Re: Any advice for certificate training?

Subject: Re: Any advice for certificate training?
From: "Pro TechWriter" <pro -dot- techwriter -at- gmail -dot- com>
To: "Jeff Scattini" <jeff -dot- scattini -at- gmail -dot- com>
Date: Wed, 13 Jun 2007 16:15:45 -0400

Hi Jeff!

I want to provide an answer for one part that others haven't addressed. This
is based strictly on my experience teaching in a certification program, and
also creating the materials. So your mileage may vary :-)

First of all, the amount of materials on the slides is usually based on the
instructor's preferences. If you know who (or you have a "group of who")
will be doing the training, I would get myself right over there and talk to
that person, and ask for some existing presentations to look at. Also ask
them how much time they allow for each slide, but that will vary depending
on the subject matter.

For me, I usually figure times of one to five minutes per slide for
fact-based introductory material, like "you must do this to have this
result." For more advanced discussions, I have slides that say "Topic <Name>
- Discussion" "15 - 20 minutes" if there is an area that would be better
taught in a group discussion. This is good for classes with mixed levels of
ability on the topic: the more advanced students help the newer ones.
Usually, I start out with a question like "Now that we know that A does B,
John, how would you handle that if the results were C instead?" Usually I
did those at the end of a class period.

For an overall average, about ten minutes a slide is a reasonable estimate
for a baseline. That doesn't include breaks, lunch, discussions, or a few
minutes for starting and stopping time.

The classes I taught for certification were on the college quarter system,
and we met once a week for 3 hours each time per class topic. There were, on
average, 12 to 15 classes a quarter, depending on the time of year.

I hope this helps you.

Good luck with the project. It sounds interesting, and will be a great
project to list on your resume!


On 6/12/07, Jeff Scattini <jeff -dot- scattini -at- gmail -dot- com> wrote:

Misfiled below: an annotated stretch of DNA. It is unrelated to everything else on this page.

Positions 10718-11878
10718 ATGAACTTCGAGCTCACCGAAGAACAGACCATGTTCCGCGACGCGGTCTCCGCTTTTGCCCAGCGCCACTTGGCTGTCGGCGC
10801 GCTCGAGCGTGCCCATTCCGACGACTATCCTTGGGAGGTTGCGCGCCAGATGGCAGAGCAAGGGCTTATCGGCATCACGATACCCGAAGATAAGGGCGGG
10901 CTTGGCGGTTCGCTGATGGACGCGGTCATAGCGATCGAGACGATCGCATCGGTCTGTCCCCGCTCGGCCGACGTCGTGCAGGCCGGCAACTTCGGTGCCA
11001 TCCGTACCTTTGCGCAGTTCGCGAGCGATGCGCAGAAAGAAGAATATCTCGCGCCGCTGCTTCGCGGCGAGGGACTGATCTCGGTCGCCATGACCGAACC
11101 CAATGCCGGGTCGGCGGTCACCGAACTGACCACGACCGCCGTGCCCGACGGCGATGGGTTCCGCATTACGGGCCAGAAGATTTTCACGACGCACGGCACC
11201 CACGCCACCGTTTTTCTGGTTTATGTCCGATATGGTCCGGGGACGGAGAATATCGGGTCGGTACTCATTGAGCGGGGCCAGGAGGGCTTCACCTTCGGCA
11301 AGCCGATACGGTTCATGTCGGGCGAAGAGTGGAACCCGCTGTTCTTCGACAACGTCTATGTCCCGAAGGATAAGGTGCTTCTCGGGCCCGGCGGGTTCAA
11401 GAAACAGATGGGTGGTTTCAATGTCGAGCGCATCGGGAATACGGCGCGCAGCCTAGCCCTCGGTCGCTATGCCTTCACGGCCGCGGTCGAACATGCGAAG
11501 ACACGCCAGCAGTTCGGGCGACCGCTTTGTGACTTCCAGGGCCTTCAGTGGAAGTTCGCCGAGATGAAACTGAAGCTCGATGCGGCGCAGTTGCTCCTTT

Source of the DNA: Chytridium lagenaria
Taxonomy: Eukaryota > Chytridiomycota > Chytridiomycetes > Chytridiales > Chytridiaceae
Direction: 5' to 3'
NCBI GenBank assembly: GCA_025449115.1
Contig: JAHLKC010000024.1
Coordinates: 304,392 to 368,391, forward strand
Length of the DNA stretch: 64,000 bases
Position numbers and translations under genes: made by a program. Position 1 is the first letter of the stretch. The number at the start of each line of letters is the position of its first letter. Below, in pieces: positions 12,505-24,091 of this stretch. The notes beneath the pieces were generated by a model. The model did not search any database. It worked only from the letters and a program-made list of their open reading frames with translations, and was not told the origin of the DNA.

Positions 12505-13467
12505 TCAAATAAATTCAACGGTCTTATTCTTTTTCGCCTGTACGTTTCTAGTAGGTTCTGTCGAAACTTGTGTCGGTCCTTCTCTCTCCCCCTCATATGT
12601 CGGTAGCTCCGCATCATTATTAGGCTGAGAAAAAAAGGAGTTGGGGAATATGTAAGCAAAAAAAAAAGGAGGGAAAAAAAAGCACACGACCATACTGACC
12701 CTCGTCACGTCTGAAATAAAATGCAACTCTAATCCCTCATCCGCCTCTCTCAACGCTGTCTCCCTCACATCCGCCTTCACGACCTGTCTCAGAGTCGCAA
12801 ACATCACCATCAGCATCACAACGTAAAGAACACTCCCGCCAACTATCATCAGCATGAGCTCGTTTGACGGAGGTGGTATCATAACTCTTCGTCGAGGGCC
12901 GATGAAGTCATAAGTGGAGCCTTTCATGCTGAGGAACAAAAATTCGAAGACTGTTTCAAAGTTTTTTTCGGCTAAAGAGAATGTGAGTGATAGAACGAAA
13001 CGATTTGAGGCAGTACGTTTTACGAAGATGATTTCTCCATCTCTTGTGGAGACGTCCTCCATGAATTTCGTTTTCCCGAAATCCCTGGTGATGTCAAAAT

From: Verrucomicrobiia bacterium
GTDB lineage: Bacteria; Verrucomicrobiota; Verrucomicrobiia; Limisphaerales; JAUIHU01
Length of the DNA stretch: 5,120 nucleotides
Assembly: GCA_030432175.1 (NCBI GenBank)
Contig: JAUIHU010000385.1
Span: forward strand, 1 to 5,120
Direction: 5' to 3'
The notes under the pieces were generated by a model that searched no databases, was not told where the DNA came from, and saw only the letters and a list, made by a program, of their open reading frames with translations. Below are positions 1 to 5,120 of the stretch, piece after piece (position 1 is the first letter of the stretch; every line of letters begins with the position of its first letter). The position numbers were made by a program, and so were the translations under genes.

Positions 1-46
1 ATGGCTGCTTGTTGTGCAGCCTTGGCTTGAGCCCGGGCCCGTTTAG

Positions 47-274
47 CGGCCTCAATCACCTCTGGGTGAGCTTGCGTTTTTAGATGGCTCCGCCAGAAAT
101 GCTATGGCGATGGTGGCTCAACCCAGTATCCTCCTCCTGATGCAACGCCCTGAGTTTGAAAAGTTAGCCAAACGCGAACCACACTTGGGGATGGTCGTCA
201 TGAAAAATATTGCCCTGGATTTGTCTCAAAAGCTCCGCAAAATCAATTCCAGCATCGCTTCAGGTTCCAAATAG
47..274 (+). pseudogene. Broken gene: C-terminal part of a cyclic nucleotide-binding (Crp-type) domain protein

> My manager's manager wants to create a comprehensive training system for
> one
> of our software products that will culminate in a certificate of
> competence
> to reassure the countries that we serve. The manager would like to start
> implementing this training system by the end of the year. The program is
> large and complicated and incredibly interdependent on different lines of
> parallel functions that eventually intersect to generate forms and
> reports.
> There are only two of us tech writers in the office, and my manager (the
> other tech writer) has created an outline for one module and has told me
> to
> "flesh it out." <snip> Also, because this training is, at first, going to
> be
> accompanied with a physical instructor, I'm not sure how much information
> to
> put on the slides, and how much to put into the instructor's notes, if
> --
> PT
> pro -dot- techwriter -at- gmail -dot- com
> I'm a Technical Technical Writer!

Create HTML or Microsoft Word content and convert to Help file formats or
printed documentation. Features include support for Windows Vista & 2007
Microsoft Office, team authoring, plus more.

True single source, conditional content, PDF export, modular help.
Help & Manual is the most powerful authoring tool for technical
documentation. Boost your productivity!

You are currently subscribed to TECHWR-L as archive -at- web -dot- techwr-l -dot- com -dot-

To unsubscribe send a blank email to
techwr-l-unsubscribe -at- lists -dot- techwr-l -dot- com
or visit

To subscribe, send a blank email to techwr-l-join -at- lists -dot- techwr-l -dot- com

Send administrative questions to admin -at- techwr-l -dot- com -dot- Visit for more resources and info.


Any advice for certificate training?: From: Jeff Scattini

Previous by Author: Re: RoboHelp X5 and Firefox
Next by Author: Re: Bitmap Usage
Previous by Thread: Re: Any advice for certificate training?
Next by Thread: Re: Any advice for certificate training?

What this post helpful? Share it with friends and colleagues:

Sponsored Ads